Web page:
Tuesday, April 16, 2024

Travel, life and the human connection: Michael Franti talks being on the road with Spearhead

Michael Franti will play Greenfield Lake Amphitheater this weekend on both Saturday and Sunday. (Photo by Nathan Thoen)

These days Michael Franti knows every summertime means a long tour across America. Sixty dates are timed to coincide with as many outdoor amphitheater opportunities as possible, mixed in with club and theater shows, too.

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The music he plays with his longest-standing band, Spearhead, is perfect for the season, but he’s also got a lot of non-musical responsibilities on his plate. The five-dozen or so U.S. shows a year allows him to cover a majority of the country, while maintaining worldwide interests. 

Not many musicians, for example, can claim ownership of a hotel in Bali, but Franti does. Since 2008, he has been bouncing between “being an artist and an entrepreneur,” as he puts it. It can be quite a challenge to manage the growing enterprise, which started with five rooms but now has 32, two restaurants, a nightclub and employs more than 100 employees.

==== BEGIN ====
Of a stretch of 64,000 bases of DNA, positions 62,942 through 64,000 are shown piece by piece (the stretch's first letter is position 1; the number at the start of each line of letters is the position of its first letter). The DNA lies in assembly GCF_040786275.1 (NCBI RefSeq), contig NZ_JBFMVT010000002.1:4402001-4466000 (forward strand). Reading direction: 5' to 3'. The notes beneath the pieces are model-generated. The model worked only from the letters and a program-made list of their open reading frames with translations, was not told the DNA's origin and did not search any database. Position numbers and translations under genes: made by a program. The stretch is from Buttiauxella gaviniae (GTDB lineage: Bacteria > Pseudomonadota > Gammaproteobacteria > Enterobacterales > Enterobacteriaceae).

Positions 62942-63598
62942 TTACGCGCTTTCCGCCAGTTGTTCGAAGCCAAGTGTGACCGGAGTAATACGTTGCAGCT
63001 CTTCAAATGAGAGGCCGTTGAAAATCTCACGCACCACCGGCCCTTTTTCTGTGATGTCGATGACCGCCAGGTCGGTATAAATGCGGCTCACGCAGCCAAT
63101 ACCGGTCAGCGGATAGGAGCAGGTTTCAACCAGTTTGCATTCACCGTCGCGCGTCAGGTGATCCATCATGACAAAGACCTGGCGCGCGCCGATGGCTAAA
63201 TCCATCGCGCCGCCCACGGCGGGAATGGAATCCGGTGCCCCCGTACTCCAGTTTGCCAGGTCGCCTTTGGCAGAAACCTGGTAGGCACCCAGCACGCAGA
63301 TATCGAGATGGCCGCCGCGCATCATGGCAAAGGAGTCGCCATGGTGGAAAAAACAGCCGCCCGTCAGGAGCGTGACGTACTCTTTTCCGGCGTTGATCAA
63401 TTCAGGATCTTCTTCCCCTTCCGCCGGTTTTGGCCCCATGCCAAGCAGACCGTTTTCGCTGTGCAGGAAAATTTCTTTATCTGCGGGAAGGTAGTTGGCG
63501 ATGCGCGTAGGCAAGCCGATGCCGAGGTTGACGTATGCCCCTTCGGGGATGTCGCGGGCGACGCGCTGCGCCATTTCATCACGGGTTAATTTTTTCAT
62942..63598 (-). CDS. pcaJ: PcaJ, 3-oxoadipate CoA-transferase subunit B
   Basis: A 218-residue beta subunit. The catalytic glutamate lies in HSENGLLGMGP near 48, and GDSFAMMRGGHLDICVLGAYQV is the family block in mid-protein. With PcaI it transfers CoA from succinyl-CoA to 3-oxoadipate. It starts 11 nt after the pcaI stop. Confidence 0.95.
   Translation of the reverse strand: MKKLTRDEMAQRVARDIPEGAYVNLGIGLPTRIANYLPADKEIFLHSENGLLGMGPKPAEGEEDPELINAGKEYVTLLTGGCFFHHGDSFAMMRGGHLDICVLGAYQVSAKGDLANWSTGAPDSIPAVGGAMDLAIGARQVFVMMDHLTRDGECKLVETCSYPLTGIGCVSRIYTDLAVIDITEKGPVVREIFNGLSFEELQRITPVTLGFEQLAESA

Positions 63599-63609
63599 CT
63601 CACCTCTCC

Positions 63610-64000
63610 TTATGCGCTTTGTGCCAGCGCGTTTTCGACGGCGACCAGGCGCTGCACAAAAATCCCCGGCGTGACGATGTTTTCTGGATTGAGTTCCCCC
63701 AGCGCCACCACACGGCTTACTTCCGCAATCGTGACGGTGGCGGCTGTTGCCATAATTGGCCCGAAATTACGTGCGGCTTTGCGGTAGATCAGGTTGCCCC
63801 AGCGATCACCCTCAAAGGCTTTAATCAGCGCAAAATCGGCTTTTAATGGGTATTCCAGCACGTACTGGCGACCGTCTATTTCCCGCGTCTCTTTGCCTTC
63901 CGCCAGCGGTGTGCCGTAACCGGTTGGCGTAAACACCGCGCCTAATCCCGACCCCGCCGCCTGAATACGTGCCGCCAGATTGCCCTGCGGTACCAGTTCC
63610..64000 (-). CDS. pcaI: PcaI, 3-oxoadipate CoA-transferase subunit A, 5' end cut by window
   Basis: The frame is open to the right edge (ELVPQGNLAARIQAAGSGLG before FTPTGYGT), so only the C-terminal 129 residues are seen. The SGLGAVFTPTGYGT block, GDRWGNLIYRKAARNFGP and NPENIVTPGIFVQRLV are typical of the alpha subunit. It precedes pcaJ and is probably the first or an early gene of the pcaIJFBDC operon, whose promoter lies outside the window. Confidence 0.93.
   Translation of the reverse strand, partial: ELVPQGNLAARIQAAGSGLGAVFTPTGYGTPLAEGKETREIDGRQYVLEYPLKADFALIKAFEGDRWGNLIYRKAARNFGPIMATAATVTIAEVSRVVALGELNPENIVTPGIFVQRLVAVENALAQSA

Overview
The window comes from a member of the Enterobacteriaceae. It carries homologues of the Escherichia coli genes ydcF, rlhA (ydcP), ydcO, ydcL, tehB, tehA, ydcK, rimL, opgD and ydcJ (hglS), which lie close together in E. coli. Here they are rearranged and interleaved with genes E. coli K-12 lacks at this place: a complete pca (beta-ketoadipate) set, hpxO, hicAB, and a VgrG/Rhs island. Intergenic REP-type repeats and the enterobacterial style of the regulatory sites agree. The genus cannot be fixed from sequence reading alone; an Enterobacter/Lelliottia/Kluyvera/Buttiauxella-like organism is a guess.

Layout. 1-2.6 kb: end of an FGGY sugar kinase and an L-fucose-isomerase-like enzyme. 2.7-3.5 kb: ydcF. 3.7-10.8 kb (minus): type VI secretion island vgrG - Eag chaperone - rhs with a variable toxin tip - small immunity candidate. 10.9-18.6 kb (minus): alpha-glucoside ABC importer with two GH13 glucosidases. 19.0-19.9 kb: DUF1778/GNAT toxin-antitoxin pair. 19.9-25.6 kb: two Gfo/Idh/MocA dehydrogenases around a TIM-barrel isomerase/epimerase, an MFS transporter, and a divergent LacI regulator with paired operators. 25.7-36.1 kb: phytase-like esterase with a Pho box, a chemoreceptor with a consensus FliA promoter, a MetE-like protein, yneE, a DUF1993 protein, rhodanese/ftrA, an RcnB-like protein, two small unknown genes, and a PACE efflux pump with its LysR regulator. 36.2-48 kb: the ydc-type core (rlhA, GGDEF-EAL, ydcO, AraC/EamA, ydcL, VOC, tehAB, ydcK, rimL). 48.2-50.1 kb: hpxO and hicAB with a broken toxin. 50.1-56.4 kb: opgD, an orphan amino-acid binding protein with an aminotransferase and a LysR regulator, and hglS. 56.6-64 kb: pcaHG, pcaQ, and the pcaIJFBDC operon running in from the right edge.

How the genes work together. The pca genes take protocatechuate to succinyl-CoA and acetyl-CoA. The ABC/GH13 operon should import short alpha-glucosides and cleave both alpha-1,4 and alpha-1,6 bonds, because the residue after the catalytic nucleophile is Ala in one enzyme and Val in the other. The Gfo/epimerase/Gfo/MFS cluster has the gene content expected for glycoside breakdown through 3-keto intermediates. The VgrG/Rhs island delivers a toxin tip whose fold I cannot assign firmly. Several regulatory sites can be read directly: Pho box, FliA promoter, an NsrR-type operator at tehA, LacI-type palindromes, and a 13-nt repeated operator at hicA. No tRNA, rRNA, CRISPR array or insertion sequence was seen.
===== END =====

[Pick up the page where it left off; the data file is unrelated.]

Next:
“It’s incredible to work with people and empowering them to use their own creativity to find solutions to problems we’re facing at the hotel,” he said. “My job there is to do the big-picture stuff, to think about what’s next.” 

He has other media gigs, too, be it podcasting or working in film. Often that means doing his own projects. For example, recently, he was in the studio doing voice work for a documentary on redwood forests. 

On the surface, it may seem Franti’s pursuits would call for him to switch between a very different headspace throughout the course of a day. And that’s true to an extent, but there are overlaps.

“With music,” he suggested, “it’s different. It’s about how I’m connecting with my own heart, my own feelings. It’s very internal, while finding an outward expression in that. It’s a very different process of showing vulnerability.” 

Running the hotel, he said, is the opposite.

“It is a very much different thing than sitting down with a guitar in a room, where there’s no thinking, but a feeling of something emerging from my heart,” he said.